Updated: Apr 05, 2021
  • Author: Robert A Schwartz, MD, MPH; Chief Editor: Dirk M Elston, MD  more...
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An acrochordon is a small, soft, common, benign, usually pedunculated neoplasm that is found particularly in persons who are obese. It is usually skin colored or hyperpigmented, and it may appear as surface nodules or papillomas on healthy skin. Most acrochordons vary in size from 2-5 mm in diameter, although larger acrochordons up to 5 cm in diameter are sometimes evident. The most frequent localizations are the neck and the axillae, but any skin fold, including the groin, may be affected.

Birt-Hogg-Dube (BHD) syndrome is a rare autosomal dominant genodermatosis characterized by skin tumors, including multiple fibrofolliculomas, trichodiscomas, and acrochordons. [1] These patients tend to develop renal and colonic carcinomas. [2] The defective gene in BHD syndrome has been identified and is suspected of being a tumor suppressor gene. Several mutations of the BHD gene have been reported. [3, 4] All skin lesions in the syndrome may actually represent fibrofolliculomas cut in various planes of section.

Related Medscape articles of possible interest include Premalignant Fibroepithelial Tumor (Pinkus Tumor), Benign Vulvar Lesions, and Skin, Benign Skin Lesions.

Interestingly, skin tags have been used for reconstruction of the ear and of the nose, particularly for distal nasal reconstruction. [5]



Previous theories have suggested that a localized paucity of elastic tissue may result in sessile or atrophic lesions. It is also thought that pendulous variations may be caused by losses of large confluent areas of elastin; however, a 1999 study of elastic tissue in fibroepithelial polyps (FEPs) showed no significant abnormalities. [6]

A cross-sectional study of adult patients at a university teaching hospital, including 98 patients and 103 controls, found that the presence of multiple skin tags was strongly associated with insulin resistance, irrespective of other risk factors. [7]

In another survey, 113 patients with skin tags and 31 healthy subjects were evaluated. This work linked obesity, dyslipidemia, hypertension, insulin resistance, and elevated high-sensitive C-reactive protein with skin tags, suggesting they may serve as a marker of increased risk of atherosclerosis and cardiovascular disease. [8]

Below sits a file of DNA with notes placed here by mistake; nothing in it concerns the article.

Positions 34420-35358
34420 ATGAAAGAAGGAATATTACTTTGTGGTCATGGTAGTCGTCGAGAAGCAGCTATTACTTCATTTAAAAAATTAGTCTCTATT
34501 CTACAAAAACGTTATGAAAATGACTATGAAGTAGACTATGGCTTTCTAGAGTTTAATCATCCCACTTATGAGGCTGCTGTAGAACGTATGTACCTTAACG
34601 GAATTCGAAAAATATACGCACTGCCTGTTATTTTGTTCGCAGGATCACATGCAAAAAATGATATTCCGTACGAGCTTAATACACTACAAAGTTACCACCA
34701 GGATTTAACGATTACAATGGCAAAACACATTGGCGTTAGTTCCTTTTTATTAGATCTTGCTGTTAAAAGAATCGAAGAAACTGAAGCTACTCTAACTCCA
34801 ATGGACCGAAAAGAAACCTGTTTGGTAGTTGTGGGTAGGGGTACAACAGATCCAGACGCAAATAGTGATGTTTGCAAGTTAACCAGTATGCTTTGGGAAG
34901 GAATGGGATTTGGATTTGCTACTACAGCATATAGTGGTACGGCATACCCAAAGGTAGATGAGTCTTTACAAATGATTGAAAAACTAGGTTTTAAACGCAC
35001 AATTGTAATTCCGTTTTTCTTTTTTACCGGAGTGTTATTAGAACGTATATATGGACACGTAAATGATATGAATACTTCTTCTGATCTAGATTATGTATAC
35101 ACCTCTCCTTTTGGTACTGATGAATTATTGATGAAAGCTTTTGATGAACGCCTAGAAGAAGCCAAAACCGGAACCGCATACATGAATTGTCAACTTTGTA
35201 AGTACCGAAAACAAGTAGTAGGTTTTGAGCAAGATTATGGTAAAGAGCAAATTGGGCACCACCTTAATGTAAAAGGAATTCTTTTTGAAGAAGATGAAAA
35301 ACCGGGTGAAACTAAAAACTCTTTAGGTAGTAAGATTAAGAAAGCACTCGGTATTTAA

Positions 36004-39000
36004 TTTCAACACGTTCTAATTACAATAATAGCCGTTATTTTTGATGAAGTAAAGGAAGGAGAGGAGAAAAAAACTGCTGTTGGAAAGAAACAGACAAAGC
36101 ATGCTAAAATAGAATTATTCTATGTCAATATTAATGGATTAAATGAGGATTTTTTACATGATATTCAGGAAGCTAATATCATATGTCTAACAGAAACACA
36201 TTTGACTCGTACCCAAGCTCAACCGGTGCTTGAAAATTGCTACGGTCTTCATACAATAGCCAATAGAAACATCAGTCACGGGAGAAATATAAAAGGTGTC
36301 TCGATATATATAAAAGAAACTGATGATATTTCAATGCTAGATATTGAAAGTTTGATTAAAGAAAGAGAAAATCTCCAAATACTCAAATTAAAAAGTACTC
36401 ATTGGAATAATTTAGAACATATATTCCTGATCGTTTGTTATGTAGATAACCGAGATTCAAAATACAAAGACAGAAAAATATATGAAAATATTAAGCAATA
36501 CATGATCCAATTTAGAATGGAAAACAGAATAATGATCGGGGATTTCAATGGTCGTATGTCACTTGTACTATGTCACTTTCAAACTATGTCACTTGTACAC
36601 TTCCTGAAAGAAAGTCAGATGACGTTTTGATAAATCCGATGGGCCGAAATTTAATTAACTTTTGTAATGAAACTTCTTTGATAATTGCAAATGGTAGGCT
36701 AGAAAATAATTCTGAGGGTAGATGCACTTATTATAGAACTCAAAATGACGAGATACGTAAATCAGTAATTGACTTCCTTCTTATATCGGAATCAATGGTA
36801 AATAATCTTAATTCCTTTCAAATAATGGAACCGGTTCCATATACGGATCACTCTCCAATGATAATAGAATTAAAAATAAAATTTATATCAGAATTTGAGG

Frequent irritation seems to be an important causative factor, especially in persons who are obese. An opinion also exists that acrochordons are simply the effect of skin aging, with many factors responsible for their development. Hormone imbalances may facilitate the development of acrochordons (eg, high levels of estrogen and progesterone during pregnancy, high levels of growth hormone in acromegaly). Epidermal growth factor (EGF) and alpha tissue growth factor (TGF) have also been implicated in the development of tumors such as these. Whether any infective factors initiate acrochordon growth is still not clear.

Human papillomavirus (HPV) types 6/11 DNA were found in a high percentage of skin tag biopsy samples obtained from 49 white patients. According to the authors of the study, viral infection should be considered as a pathogenic cofactor. [9]

Acrochordons associated with fibrofolliculomas and trichodiscomas have been described as components of BHD syndrome, an autosomal dominant disorder. They have been reported to accompany other neoplasms, especially tumors of the gastrointestinal tract and kidneys. Neoplasms are suggested to produce and release growth factors that cause acrochordon growth into the circulation. The results of a recent study refute the theory that an association of acrochordons and colonic polyps actually exists.

An association with type 2 diabetes mellitus has been observed. [10, 11, 12] A study of 118 research subjects with acrochordon reported an incidence of 40.6% of either overt type 2 diabetes mellitus or impaired glucose tolerance. Reports exist suggesting that the mechanism is through the effect of insulin and glucose starvation. [13] The previous study showed no correlation between the location, size, color, or number of acrochordons with impairment of glucose tolerance. However, they may suggest early metabolic syndrome. [14]  A possible role for insulinlike growth factor in the etiology of acrochordons was suggested in a study of 30 nondiabetic persons and 30 controls. [15]




Acrochordons have been reported to have an incidence of 46% in the general population.


An equal prevalence of acrochordons exists in males and females.


When present, acrochordons increase in frequency up through the fifth decade. As many as 59% of persons may have acrochordons by the time they are aged 70 years.



Acrochordons are benign tumors. On rare occasions, histologic examination of a clinically diagnosed FEP reveals a basal or squamous cell carcinoma. In one study, 5 of 1335 clinically diagnosed FEP specimens were malignant. Four were basal cell carcinomas, and one was a squamous cell carcinoma in situ. None of these specimens was submitted by a dermatologist. This study concluded that clinically diagnosed FEPs have a low probability of having malignant characteristics on histologic examination.


Patient Education

Advise patients that these are benign tumors.